[grant, grahnt]

verb (used with object)



    take for granted,
    1. to accept without question or objection; assume: Your loyalty to the cause is taken for granted.
    2. to use, accept, or treat in a careless or indifferent manner: A marriage can be headed for trouble if either spouse begins to take the other for granted.

Origin of grant

1175–1225; Middle English gra(u)nten < Old French graunter, variant of crëanter < Vulgar Latin *credentāre, verbal derivative of Latin crēdent-, stem of crēdēns, present participle of crēdere to believe
Related formsgrant·a·ble, adjectivegrant·ed·ly, adverbgrant·er, nounre·grant, verb (used with object), nounsu·per·grant, nounun·grant·a·ble, adjective

Synonyms for grant

Synonym study

2. See give.

Antonyms for grant

1, 2. receive. Unabridged Based on the Random House Unabridged Dictionary, © Random House, Inc. 2019

Related Words for granter

banker, bank, backer, pawnbroker, moneylender, pawnshop, usurer, Shylock

Examples from the Web for granter

Historical Examples of granter

British Dictionary definitions for granter


verb (tr)

to consent to perform or fulfilto grant a wish
(may take a clause as object) to permit as a favour, indulgence, etcto grant an interview
(may take a clause as object) to acknowledge the validity of; concedeI grant what you say is true
to bestow, esp in a formal manner
to transfer (property) to another, esp by deed; convey
take for granted
  1. to accept or assume without questionone takes certain amenities for granted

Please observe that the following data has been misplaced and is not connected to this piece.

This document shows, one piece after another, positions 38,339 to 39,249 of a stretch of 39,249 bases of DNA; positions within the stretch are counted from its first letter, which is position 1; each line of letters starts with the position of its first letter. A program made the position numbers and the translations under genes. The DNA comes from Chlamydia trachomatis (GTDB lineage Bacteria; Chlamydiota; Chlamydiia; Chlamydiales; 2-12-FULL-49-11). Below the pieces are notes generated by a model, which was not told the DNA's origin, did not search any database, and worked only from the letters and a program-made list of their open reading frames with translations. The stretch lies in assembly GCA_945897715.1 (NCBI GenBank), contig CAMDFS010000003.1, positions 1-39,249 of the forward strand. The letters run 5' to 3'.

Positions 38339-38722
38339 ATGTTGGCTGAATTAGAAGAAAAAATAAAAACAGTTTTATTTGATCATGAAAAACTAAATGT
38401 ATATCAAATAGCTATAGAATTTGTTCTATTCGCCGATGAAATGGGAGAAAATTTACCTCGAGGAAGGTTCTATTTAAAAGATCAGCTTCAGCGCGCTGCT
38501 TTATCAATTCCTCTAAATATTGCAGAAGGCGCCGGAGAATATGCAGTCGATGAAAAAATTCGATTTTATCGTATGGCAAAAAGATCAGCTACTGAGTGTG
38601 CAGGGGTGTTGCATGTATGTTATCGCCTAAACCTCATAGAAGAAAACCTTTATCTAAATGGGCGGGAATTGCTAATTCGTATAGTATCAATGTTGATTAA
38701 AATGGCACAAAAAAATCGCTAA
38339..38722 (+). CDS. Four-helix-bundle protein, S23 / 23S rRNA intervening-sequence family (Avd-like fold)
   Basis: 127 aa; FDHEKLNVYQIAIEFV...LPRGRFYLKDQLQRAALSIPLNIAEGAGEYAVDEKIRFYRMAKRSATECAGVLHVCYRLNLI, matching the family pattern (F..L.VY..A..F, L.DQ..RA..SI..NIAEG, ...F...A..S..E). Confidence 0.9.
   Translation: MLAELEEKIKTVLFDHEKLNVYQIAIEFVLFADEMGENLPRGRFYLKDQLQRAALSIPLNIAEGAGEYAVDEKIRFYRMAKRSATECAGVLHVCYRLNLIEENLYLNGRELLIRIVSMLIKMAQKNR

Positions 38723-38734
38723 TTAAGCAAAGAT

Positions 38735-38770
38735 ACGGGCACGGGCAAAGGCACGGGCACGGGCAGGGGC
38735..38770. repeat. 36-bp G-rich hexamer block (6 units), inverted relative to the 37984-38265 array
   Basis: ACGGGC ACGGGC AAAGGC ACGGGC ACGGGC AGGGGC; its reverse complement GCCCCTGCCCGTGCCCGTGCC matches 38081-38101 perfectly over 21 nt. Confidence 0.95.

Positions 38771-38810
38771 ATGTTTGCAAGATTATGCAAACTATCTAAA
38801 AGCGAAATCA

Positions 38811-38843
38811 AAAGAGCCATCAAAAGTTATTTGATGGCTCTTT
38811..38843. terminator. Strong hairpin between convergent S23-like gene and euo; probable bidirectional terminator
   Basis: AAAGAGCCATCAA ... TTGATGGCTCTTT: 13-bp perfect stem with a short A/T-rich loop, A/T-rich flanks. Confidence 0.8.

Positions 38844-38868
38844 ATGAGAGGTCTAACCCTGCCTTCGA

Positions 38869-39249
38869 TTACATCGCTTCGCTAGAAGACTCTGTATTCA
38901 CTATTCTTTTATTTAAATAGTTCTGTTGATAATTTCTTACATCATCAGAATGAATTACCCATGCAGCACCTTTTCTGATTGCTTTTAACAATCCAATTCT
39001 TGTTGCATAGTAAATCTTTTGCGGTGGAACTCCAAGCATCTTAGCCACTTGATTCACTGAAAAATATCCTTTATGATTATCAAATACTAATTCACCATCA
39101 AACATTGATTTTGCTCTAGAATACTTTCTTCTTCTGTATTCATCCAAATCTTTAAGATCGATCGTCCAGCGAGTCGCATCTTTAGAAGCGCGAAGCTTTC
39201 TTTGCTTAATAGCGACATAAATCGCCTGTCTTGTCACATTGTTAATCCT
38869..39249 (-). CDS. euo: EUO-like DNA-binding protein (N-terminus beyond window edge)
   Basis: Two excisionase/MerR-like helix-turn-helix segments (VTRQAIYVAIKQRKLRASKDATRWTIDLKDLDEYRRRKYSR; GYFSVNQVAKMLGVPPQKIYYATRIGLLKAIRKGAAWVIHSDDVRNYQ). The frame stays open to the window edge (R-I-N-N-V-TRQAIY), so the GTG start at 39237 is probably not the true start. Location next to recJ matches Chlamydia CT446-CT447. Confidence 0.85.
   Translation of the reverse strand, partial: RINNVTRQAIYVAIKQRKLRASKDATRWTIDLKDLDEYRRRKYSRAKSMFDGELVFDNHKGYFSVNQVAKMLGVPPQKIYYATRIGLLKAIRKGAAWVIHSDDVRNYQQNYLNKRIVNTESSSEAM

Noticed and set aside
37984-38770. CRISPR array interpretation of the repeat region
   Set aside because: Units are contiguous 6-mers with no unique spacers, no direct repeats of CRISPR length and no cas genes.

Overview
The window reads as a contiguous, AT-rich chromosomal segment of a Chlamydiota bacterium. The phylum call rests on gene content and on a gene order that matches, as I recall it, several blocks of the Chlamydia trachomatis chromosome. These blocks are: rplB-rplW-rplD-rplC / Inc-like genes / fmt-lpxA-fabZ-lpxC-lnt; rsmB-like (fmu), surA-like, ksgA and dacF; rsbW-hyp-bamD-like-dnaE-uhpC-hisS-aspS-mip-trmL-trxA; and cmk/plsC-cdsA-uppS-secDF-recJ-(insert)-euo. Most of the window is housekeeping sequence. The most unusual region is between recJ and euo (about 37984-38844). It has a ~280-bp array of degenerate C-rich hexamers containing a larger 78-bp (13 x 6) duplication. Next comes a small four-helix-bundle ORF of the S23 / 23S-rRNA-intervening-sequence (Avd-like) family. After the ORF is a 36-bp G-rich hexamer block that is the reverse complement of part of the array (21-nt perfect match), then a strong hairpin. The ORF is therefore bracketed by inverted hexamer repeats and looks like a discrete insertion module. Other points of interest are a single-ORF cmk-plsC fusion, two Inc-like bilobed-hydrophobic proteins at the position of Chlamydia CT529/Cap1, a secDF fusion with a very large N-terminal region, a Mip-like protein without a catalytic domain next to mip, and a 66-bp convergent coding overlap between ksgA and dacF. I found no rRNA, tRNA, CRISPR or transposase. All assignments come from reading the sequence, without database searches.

2. to fail to appreciate the value, merit, etc, of (a person)


a sum of money provided by a government, local authority, or public fund to finance educational study, overseas aid, building repairs, etc
a privilege, right, etc, that has been granted
the act of granting
a transfer of property by deed or other written instrument; conveyance
US a territorial unit in Maine, New Hampshire, and Vermont, originally granted to an individual or organization
Derived Formsgrantable, adjectivegranter, noun

Word Origin for grant

C13: from Old French graunter, from Vulgar Latin credentāre (unattested), from Latin crēdere to believe



Cary, real name Alexander Archibald Leach. 1904–86, US film actor, born in England. His many films include Bringing up Baby (1938), The Philadelphia Story (1940), Arsenic and Old Lace (1944), and Mr Blandings Builds his Dream House (1948)
Duncan (James Corrowr). 1885–1978, British painter and designer
Ulysses S (impson), real name Hiram Ulysses Grant. 1822–85, 18th president of the US (1869–77); commander in chief of Union forces in the American Civil War (1864–65)
Collins English Dictionary - Complete & Unabridged 2012 Digital Edition © William Collins Sons & Co. Ltd. 1979, 1986 © HarperCollins Publishers 1998, 2000, 2003, 2005, 2006, 2007, 2009, 2012

Word Origin and History for granter



c.1200, "allowance, consent, permission," from Anglo-French graunter, from Old French granter, collateral variant of creanter "to promise, guarantee, confirm, authorize," from Latin credentem (nominative credens), present participle of credere "to believe, to trust" (see credo).



early 13c., "to allow, consent, permit," from Old French granter (see grant (n.)). Meaning "admit, acknowledge" is from c.1300; hence to take (something) for granted (1610s). Related: Granted; granting.

Online Etymology Dictionary, © 2010 Douglas Harper